09-17-2016, 06:34 PM
They're considered public lands and are "managed" by Bureau of Land Management, U.S. Forest Service, and National Park Service, but the Native Americans are the ones who actually use it which indicates some kind of agreement was made in the past. (Isn't it the case, that native Americans aren't allowed to legally own the land the government "gives" them? That is, they can't have a deed to it?) Now the feds want to designate it a "national monument", in other words, a national park, with the backing of lobbyists with ideas about tourism. If they do that, they will start telling them, "Oh, you can't use this area anymore", "we're building a road here" or "shutting down a road over there" or maybe "we're allowing mining operations in this area" - much like they've done with the rancher's grazing land.
With the ranchers, much of the land is private property (which they also want to take and designate park, but I won't go into that) and some is public land which ranchers have been permitted to use for over a century. In the the Bundy's case (as I understand it) the feds made an agreement long ago, that anyone (and their descendents) who pioneered out there and made the scrub land productive, was allowed to continue using that land forever. Bundy's ancestors did that in the 1800's, but the feds want to reneg on the deal now that corporations are lobbying them. Also, it turns out there are a lot of minerals there, including uranium, and the feds can make a huge sum of money selling those mining rights to the Russians and the Chinese. It's likely this is true of the Indian's land also.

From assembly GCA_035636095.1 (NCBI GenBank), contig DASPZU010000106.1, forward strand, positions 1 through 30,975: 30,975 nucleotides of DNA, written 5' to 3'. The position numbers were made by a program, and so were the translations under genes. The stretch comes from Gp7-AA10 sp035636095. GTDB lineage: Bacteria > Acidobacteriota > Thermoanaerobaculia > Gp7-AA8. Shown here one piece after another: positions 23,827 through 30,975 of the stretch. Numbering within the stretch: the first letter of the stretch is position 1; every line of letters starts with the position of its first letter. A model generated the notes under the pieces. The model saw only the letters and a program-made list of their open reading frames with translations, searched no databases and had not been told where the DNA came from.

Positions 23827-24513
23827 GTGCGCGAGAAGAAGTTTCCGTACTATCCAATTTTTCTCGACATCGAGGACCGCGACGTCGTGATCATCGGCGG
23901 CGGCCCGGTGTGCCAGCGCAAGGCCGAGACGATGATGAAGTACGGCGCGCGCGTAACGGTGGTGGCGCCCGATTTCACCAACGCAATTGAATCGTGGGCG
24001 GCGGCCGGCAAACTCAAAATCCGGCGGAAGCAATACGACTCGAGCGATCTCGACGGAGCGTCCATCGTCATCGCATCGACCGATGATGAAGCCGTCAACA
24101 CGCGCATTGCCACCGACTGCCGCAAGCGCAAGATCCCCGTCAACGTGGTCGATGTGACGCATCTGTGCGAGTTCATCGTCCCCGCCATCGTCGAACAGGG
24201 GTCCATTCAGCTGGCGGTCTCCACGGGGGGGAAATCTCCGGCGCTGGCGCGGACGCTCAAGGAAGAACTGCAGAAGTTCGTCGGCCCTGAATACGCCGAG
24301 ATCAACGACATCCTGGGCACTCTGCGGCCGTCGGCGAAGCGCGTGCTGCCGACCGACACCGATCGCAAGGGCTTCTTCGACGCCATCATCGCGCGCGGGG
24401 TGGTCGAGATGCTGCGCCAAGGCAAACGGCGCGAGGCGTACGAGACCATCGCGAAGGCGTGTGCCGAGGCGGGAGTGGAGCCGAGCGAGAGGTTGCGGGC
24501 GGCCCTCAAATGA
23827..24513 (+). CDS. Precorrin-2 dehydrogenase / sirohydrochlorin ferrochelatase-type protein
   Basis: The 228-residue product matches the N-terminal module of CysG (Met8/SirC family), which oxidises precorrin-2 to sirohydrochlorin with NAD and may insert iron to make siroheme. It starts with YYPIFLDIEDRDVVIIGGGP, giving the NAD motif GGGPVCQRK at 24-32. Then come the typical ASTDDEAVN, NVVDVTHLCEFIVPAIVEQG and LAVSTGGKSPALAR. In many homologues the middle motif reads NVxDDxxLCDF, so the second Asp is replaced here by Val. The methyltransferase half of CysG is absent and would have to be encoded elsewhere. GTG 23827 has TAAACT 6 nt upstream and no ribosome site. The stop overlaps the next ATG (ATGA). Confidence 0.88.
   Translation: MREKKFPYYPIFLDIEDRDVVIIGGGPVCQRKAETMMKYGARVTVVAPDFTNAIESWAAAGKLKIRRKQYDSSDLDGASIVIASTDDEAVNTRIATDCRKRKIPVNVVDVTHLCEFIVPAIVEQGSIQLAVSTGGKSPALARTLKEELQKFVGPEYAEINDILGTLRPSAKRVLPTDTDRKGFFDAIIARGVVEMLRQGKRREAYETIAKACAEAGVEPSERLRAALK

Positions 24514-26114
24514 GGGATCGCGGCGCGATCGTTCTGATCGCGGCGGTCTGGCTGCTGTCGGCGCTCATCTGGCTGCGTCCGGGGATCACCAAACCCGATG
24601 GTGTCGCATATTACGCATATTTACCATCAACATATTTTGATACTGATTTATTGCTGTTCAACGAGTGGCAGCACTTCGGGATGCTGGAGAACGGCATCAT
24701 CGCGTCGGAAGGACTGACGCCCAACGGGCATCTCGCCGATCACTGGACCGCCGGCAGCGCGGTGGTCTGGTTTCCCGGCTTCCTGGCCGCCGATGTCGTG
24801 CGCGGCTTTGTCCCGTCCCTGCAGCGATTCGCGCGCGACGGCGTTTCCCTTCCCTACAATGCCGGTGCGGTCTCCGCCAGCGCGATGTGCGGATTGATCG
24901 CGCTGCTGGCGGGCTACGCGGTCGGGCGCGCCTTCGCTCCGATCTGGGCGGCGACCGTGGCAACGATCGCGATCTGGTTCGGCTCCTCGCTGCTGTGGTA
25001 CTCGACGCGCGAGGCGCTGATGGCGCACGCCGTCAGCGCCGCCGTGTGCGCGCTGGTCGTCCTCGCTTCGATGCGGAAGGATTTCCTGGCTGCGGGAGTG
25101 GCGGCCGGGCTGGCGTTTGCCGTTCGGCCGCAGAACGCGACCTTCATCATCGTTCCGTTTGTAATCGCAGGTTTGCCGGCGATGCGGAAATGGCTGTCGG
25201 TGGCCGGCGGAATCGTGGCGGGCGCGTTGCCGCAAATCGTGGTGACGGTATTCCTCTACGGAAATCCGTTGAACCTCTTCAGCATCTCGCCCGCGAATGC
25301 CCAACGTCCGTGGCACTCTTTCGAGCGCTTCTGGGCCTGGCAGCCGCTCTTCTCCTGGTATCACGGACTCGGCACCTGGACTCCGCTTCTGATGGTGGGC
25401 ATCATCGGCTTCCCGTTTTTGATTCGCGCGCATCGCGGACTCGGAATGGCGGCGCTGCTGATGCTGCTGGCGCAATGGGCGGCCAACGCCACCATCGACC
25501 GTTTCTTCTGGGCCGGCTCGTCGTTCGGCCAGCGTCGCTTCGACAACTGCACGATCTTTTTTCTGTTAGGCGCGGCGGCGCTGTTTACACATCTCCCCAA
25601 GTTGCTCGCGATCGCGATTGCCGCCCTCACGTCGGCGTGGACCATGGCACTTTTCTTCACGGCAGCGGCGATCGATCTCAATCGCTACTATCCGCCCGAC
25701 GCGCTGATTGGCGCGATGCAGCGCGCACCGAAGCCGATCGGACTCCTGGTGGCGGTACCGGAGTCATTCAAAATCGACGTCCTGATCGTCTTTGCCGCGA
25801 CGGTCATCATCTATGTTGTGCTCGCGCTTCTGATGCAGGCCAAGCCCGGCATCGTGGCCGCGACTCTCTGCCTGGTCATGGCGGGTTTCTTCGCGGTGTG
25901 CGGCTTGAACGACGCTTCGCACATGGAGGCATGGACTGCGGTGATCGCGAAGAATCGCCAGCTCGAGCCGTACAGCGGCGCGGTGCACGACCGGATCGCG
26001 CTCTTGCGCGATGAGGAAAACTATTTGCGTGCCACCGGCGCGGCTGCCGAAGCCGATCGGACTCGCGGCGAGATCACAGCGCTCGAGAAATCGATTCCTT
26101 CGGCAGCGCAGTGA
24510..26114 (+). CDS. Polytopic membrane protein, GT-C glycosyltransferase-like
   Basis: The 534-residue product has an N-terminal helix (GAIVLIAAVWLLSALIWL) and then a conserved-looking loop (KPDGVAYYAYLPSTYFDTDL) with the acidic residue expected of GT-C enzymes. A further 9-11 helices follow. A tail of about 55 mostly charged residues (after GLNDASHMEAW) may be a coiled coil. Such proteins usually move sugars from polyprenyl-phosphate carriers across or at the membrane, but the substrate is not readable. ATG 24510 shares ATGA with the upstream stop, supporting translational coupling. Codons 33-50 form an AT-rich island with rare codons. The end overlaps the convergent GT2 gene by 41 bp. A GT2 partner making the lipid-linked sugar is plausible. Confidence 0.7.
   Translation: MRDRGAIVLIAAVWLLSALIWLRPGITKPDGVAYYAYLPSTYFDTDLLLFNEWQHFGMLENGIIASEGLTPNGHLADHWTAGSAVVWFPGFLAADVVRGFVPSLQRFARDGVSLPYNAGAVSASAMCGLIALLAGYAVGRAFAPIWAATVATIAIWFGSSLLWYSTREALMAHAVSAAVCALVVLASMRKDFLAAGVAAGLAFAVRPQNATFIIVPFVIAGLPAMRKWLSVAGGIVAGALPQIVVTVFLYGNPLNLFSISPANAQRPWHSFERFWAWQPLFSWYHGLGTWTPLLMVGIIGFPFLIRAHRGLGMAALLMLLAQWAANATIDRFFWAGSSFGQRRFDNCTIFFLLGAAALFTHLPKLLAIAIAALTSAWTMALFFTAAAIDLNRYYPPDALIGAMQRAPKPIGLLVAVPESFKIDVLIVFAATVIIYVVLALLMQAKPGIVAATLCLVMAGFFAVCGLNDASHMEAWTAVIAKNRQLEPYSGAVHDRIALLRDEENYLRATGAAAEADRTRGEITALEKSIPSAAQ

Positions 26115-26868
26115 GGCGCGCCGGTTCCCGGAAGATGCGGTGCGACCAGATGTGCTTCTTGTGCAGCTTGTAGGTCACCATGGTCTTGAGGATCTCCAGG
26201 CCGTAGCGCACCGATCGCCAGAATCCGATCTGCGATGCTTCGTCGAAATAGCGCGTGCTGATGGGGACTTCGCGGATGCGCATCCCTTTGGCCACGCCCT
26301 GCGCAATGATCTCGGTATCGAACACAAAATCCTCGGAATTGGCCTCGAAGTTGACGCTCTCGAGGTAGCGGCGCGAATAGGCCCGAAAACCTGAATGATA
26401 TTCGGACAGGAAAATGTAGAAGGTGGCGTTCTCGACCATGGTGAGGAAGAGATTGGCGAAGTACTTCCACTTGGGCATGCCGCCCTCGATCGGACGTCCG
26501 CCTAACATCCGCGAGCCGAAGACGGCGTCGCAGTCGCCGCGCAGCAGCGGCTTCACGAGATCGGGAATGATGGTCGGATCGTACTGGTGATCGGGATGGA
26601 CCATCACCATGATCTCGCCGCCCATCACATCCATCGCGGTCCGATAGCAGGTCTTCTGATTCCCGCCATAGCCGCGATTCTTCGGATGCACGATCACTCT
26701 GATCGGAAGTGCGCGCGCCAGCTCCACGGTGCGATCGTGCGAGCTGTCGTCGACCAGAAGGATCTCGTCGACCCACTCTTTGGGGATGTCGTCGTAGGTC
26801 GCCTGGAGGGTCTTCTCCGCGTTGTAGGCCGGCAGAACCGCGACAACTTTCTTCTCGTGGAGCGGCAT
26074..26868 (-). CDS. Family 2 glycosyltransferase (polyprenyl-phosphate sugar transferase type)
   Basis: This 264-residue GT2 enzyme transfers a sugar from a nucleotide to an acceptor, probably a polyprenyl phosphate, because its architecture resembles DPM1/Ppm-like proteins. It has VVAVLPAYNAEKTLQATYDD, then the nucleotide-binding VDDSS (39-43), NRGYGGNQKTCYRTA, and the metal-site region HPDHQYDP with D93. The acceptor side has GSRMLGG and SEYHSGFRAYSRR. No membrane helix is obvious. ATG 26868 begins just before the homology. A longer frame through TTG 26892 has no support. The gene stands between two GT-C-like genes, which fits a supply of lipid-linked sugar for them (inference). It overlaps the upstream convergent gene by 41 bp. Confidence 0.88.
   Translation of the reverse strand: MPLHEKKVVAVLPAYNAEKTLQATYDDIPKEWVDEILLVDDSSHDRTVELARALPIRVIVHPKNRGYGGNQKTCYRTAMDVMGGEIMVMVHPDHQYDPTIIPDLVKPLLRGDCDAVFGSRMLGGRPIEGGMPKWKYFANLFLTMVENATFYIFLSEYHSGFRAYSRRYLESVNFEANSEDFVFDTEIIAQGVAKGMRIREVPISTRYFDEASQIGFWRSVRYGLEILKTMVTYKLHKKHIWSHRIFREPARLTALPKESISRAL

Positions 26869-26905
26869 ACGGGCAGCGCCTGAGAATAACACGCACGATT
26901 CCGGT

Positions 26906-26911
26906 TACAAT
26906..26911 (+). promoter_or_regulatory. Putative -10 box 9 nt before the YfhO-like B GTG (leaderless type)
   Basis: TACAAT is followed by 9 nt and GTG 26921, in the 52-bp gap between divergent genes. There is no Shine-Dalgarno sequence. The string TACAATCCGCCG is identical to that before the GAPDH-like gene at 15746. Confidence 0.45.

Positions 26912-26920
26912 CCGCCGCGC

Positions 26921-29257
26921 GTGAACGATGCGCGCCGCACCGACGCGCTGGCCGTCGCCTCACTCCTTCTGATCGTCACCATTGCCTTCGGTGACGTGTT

As I see it, in both cases, the government made agreements with people long ago, giving them certain rights to use the land as their own, essentially forever. Now the feds realize there's billions to be made and those old promises will be broken in the name of "conservation".
Marie Holliday, the 72-year-old Navajo lady, seems to understand what's up:
"I fear with a monument, there will be more restrictions, and we won’t have that opportunity, especially our Indian people, our Navajo people. We are always being cut off somewhere, and we don’t really trust the federal government."